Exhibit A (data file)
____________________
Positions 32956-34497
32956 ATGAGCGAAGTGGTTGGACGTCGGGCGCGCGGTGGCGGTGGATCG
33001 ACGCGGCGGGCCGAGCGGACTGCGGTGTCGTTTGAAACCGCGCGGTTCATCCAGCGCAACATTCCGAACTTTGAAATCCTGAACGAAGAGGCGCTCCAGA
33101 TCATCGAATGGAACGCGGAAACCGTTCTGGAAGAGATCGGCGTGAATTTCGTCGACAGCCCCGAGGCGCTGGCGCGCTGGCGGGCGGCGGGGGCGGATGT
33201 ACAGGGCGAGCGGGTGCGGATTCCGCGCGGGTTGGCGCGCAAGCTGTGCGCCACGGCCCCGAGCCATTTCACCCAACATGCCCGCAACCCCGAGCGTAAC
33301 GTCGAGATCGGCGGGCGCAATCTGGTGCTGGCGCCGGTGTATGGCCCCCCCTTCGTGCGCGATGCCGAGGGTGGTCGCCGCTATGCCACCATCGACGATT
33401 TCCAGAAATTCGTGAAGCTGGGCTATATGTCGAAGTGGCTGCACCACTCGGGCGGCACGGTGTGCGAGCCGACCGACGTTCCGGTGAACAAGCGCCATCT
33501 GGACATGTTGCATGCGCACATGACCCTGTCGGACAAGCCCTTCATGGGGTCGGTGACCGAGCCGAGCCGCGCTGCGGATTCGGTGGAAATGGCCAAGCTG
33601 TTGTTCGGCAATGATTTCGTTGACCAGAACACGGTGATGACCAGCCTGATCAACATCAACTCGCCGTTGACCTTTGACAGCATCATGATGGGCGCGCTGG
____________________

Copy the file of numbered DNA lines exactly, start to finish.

Positions 32956-34497
32956 ATGAGCGAAGTGGTTGGACGTCGGGCGCGCGGTGGCGGTGGATCG
33001 ACGCGGCGGGCCGAGCGGACTGCGGTGTCGTTTGAAACCGCGCGGTTCATCCAGCGCAACATTCCGAACTTTGAAATCCTGAACGAAGAGGCGCTCCAGA
33101 TCATCGAATGGAACGCGGAAACCGTTCTGGAAGAGATCGGCGTGAATTTCGTCGACAGCCCCGAGGCGCTGGCGCGCTGGCGGGCGGCGGGGGCGGATGT
33201 ACAGGGCGAGCGGGTGCGGATTCCGCGCGGGTTGGCGCGCAAGCTGTGCGCCACGGCCCCGAGCCATTTCACCCAACATGCCCGCAACCCCGAGCGTAAC
33301 GTCGAGATCGGCGGGCGCAATCTGGTGCTGGCGCCGGTGTATGGCCCCCCCTTCGTGCGCGATGCCGAGGGTGGTCGCCGCTATGCCACCATCGACGATT
33401 TCCAGAAATTCGTGAAGCTGGGCTATATGTCGAAGTGGCTGCACCACTCGGGCGGCACGGTGTGCGAGCCGACCGACGTTCCGGTGAACAAGCGCCATCT
33501 GGACATGTTGCATGCGCACATGACCCTGTCGGACAAGCCCTTCATGGGGTCGGTGACCGAGCCGAGCCGCGCTGCGGATTCGGTGGAAATGGCCAAGCTG
33601 TTGTTCGGCAATGATTTCGTTGACCAGAACACGGTGATGACCAGCCTGATCAACATCAACTCGCCGTTGACCTTTGACAGCATCATGATGGGCGCGCTGG